Although not officially billed as a “series finale,” “Ted Lasso” surely reached what felt like the end of something, capping off the least appealing of its three seasons with an episode awash in sentimentality and heart. For those who felt the show drifted creatively a bit in the long buildup to the title character’s seemingly inevitable decision, the aptly subtitled “So Long, Farewell” offered one last reason to believe.
Few sports broadcasters are more polarizing than Bill Walton, who often seems to be talking about everything except the game that he’s actually watching. Yet Walton’s improbable second act as a basketball analyst – overcoming a stutter – is only part of “The Luckiest Guy in the World,” a four-part “30 for 30” docuseries that’s as big and colorful as its subject.
The many lives of Arnold Schwarzenegger get neatly divided into three equal parts in “Arnold,” a Netflix documentary-cum-self-led tour through his remarkable success story as bodybuilder, actor and politician, each more improbable than the other. Now acting again (in a series for Netflix, conveniently), Schwarzenegger’s missteps aren’t ignored in the doc, but the emphasis is on how he pursued and achieved his goals, envisioning his stardom before making it a reality.
The seventh entry in the toy-turned-movie franchise that began in 2007 (including the most recent “Bumblebee”), “Transformers: Rise of the Beasts” reaches into the past in more ways than one, offering a simple-minded strain of giant-robot combat. Much in need of a script tune-up, it’s a less-than-meets-the-eye summer-movie machine, and not a particularly well-oiled one.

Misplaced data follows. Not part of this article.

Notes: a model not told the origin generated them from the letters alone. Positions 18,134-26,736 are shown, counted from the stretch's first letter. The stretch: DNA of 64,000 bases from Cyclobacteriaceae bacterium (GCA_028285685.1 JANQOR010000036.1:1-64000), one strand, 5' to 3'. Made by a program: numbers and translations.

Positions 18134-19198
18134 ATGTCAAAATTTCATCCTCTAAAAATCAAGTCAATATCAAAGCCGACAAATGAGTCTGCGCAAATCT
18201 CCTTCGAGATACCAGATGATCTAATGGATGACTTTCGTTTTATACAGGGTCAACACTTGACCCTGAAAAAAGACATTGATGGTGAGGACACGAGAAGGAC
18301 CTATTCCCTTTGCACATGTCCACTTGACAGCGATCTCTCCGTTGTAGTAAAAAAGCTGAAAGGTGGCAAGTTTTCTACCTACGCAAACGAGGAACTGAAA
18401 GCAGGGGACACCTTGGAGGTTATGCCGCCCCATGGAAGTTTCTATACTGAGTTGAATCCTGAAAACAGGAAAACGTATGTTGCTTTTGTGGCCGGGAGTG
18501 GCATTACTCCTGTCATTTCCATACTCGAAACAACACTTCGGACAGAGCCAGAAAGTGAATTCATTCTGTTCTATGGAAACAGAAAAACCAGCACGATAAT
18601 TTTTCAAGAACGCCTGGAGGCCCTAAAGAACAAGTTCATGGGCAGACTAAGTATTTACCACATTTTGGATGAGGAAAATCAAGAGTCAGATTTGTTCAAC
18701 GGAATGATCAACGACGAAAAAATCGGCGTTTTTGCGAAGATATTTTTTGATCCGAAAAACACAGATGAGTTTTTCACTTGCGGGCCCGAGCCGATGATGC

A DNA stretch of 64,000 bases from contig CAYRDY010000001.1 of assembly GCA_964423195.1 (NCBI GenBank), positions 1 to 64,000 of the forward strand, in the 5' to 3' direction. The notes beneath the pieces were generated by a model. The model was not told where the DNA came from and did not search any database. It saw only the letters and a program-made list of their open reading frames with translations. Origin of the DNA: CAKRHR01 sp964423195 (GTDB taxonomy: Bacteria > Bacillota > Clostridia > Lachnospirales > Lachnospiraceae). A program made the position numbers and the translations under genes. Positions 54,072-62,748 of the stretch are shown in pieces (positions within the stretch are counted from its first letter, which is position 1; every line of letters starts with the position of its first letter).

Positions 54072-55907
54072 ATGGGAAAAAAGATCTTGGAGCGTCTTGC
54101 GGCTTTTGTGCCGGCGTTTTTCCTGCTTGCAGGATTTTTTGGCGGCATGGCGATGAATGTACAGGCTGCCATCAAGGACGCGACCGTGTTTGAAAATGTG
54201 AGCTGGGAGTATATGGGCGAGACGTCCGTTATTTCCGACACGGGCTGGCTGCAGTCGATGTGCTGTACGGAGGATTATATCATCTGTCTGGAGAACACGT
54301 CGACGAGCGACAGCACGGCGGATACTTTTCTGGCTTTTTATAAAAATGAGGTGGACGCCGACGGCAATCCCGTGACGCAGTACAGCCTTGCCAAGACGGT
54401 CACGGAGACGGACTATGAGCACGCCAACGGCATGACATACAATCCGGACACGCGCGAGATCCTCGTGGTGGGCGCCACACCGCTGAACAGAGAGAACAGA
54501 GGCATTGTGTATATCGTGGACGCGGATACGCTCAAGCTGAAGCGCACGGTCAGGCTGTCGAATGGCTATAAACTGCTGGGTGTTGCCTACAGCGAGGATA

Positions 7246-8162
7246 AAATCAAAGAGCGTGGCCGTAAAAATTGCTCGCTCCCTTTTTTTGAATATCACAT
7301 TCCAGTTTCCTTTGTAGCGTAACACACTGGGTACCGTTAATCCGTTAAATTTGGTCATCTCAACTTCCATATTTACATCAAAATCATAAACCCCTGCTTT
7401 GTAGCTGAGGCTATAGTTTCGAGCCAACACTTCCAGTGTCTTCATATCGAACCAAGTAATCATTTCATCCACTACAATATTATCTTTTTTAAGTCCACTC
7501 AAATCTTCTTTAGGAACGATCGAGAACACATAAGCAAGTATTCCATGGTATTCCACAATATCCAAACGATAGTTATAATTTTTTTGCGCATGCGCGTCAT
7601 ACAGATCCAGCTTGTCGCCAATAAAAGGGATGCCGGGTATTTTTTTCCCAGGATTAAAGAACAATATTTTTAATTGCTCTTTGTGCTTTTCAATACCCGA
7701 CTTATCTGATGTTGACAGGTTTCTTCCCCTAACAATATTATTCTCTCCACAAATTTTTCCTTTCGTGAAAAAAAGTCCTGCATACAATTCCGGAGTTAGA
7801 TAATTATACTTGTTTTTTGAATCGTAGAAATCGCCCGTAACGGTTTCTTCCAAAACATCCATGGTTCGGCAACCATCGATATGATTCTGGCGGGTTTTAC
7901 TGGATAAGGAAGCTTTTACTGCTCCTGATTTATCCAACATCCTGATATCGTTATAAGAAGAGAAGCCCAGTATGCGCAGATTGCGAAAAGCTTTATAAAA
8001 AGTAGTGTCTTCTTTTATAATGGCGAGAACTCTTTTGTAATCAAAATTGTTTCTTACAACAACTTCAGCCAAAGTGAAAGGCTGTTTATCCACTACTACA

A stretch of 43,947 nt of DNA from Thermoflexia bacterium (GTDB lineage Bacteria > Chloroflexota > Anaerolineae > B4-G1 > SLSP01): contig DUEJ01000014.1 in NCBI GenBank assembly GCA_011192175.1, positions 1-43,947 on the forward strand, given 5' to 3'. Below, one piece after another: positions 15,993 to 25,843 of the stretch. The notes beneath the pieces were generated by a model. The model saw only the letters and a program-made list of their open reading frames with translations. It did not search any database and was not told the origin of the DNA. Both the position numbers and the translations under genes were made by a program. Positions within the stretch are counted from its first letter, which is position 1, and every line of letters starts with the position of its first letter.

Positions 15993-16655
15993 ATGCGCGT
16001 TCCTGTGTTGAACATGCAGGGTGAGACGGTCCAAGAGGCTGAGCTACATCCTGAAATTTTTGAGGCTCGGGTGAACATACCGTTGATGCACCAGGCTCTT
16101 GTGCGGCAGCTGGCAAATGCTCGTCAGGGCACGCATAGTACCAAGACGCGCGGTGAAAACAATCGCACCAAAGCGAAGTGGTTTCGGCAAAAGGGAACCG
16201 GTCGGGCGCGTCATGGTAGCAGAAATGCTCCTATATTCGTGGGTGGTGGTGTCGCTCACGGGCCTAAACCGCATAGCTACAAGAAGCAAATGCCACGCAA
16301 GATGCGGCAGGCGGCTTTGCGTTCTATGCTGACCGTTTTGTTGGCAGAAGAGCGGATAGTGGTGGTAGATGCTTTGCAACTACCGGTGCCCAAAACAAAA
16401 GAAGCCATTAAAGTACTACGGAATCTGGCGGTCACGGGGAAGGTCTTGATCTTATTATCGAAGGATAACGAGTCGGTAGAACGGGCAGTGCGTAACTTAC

Kaley Cuoco continues to burnish her post-“Big Bang Theory” credentials as a streaming queen with “Based on a True Story,” a twisty, darkly comic series with strong echoes of two Netflix shows, “You” and “Dead to Me.” The series likely won’t rival either on Peacock – a service that tends to fly under the radar – but those who find it won’t be disappointed.
Marvel’s various forays into the multiverse have yielded a mixed bag creatively, so credit DC/Warner Bros. with striking gold on the first try with “The Flash,” a movie that wears its love for the comics that inspired it on its crimson-streaked sleeve. Funny, action-packed and effectively touching, anyone familiar with the DC stable of heroes should run, not walk, to see it.
“Flamin’ Hot,” a crowd-pleasing, chips-to-riches story, marks Eva Longoria’s directorial debut with a movie inspired by the feel-good tale of a Frito-Lay janitor who rose into the executive ranks and highlighted an underserved community.